sf public housing

A Visit to SF-RAD: Largest Government-to-private Ownership Conversion In History

[Originally published by HousingOnline.com]

 

In 2015, San Francisco approved the largest conversion of government housing into private ownership in American history. The deal is a mass overhaul of the city’s decrepit public housing stock, as units across multiple neighborhoods are being restored and transferred to new management. The deal also represents the largest single application thus far of the Rental Assistance Demonstration (RAD) program, a recent voluntary reform initiative from HUD. This initiative in San Francisco, known as SF-RAD, is supposed to improve public housing services while preserving some of the city’s ever-dwindling affordable housing stock.… Read more

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sf skyline

San Francisco: Sleeping In A Closet

[Originally published by HousingOnline.com]

 

San Francisco, CA—Before entering San Francisco, I’d heard that high housing costs were forcing even six-figure-salary techies into cramped apartments. But I found this hard to believe, until I actually met one, while attending a local activist event. His name was Steven Buss, a 30-year-old software engineer who earns over $100,000 in salary working for Google. He moved here from Los Angeles several years ago hoping to make more money, so that he could save up and start a business. His goal was thus to spend no more than $2,000 monthly on rent, while living within an hour’s commute of Google’s offices in the SoMa neighborhood.… Read more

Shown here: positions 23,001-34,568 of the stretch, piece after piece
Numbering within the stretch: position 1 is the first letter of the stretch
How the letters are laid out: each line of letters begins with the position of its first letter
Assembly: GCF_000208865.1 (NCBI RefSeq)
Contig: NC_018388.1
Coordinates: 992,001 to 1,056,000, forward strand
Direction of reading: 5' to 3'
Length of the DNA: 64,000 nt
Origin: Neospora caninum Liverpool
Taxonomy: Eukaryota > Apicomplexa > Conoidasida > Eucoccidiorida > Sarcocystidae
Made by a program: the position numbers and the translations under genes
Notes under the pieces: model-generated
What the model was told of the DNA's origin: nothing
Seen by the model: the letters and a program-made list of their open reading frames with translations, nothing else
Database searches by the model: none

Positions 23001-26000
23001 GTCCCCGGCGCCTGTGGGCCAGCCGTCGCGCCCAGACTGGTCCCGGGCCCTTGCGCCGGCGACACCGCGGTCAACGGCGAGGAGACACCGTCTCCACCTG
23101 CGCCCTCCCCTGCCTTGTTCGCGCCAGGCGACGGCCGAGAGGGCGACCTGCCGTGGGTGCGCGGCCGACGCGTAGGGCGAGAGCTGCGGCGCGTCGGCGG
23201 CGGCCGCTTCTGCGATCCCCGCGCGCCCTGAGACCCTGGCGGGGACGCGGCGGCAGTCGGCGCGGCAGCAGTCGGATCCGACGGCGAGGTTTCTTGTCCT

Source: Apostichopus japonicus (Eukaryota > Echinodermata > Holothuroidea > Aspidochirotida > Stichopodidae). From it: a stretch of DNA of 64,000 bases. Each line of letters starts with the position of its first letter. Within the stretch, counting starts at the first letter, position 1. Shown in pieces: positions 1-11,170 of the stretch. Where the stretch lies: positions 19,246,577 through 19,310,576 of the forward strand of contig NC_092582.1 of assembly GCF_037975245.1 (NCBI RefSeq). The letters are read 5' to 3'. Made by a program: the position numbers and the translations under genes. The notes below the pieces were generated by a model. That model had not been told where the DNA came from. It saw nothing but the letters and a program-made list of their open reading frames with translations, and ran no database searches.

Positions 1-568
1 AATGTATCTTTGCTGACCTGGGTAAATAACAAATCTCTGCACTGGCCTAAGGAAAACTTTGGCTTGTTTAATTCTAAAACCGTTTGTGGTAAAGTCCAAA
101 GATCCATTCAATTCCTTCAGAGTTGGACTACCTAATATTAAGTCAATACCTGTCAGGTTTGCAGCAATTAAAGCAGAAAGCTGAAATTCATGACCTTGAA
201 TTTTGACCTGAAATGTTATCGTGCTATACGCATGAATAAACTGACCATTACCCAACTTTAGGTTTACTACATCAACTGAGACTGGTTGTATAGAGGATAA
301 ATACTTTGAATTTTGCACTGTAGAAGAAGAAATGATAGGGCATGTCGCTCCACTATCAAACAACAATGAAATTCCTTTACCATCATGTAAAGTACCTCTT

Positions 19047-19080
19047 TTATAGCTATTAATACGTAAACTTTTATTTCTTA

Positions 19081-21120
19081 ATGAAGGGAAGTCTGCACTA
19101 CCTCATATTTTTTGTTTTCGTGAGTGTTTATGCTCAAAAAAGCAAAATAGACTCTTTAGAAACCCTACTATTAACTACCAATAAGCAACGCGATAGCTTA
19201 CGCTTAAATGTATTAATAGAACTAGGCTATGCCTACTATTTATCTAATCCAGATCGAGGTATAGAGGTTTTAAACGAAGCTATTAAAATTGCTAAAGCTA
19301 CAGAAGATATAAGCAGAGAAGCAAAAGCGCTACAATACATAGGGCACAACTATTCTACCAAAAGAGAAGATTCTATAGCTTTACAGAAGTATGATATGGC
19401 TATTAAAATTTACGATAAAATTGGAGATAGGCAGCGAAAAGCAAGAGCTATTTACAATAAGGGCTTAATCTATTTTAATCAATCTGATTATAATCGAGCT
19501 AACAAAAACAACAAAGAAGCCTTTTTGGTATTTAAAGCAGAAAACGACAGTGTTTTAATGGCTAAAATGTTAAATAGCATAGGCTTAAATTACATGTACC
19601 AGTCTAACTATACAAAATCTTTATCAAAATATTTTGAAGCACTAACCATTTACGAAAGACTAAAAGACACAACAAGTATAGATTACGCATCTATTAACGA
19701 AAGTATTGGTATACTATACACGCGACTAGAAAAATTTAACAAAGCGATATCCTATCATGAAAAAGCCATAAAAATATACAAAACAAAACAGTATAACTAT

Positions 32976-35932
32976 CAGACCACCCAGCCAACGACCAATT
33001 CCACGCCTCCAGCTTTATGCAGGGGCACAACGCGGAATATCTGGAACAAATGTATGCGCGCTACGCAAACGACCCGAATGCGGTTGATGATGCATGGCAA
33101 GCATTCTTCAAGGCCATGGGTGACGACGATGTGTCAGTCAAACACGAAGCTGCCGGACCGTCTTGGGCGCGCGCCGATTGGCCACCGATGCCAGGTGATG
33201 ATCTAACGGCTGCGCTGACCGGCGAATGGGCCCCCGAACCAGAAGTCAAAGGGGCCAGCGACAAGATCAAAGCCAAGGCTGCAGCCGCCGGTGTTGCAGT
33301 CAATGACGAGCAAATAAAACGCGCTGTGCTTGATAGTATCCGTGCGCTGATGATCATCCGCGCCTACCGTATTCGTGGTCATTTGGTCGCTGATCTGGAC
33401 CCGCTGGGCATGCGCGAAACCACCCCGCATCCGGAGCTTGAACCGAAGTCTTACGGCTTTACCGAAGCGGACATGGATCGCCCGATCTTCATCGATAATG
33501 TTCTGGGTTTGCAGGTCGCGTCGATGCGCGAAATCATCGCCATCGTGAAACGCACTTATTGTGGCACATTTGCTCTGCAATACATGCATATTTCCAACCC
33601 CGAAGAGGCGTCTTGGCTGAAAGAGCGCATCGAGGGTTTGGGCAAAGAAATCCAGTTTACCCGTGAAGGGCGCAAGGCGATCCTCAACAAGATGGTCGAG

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What Is The Market Demand For Micro Housing In San Francisco?

[Originally published by Forbes]

 

San Francisco, CA–There’s no doubt that the demand for living in San Francisco would, under an open market, create far more housing; this, in essence, is what the high prices and Nimby battles are all about. But one remaining mystery would be—void of the regulatory barriers, what type of housing would all this demand create? Existing data and anecdotal observation suggests that a lot of it would be micro housing…[read the rest at Forbes]… Read more

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wiener

California State Senator Scott Wiener: ‘San Francisco’s Progressives Lost Their Way On Housing’

[Originally published by Forbes]

 

San Francisco, CA–Back in 2012, while spending a summer in San Francisco, I would attend the city’s Board of Supervisors meetings on a weekly basis. The big ongoing topic back then, like today, was the city’s housing shortage, and how it was escalating prices. It was amazing to hear the wave of counterproductive, even clueless, solutions that 10 of the 11 supervisors would suggest for the problem. These ranged from decreasing building densities, to strengthening bureaucratic review, to placing construction moratoriums on certain neighborhoods, to strengthening tenant protections that are already strict, and that have led landlords to abandon between 10,000 and 30,000 units citywide.… Read more

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San Francisco, A Leading Immigrant Hub, Sues Trump Over Sanctuary City Order

[Originally published by Forbes]

 

San Francisco, CA–On January 25th, President Donald Trump signed an executive order stating that so-called “sanctuary cities”–or cities where local government officials choose not to cooperate with federal deportation agents–would lose federal funding. Now San Francisco has struck back, with a lawsuit titled City and County of San Francisco v. Donald J. Trump….[read the rest at Forbes]… Read more

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Oakland’s Warehouse Tragedy Resulted From Too Little Housing Construction

[Originally published by Forbes]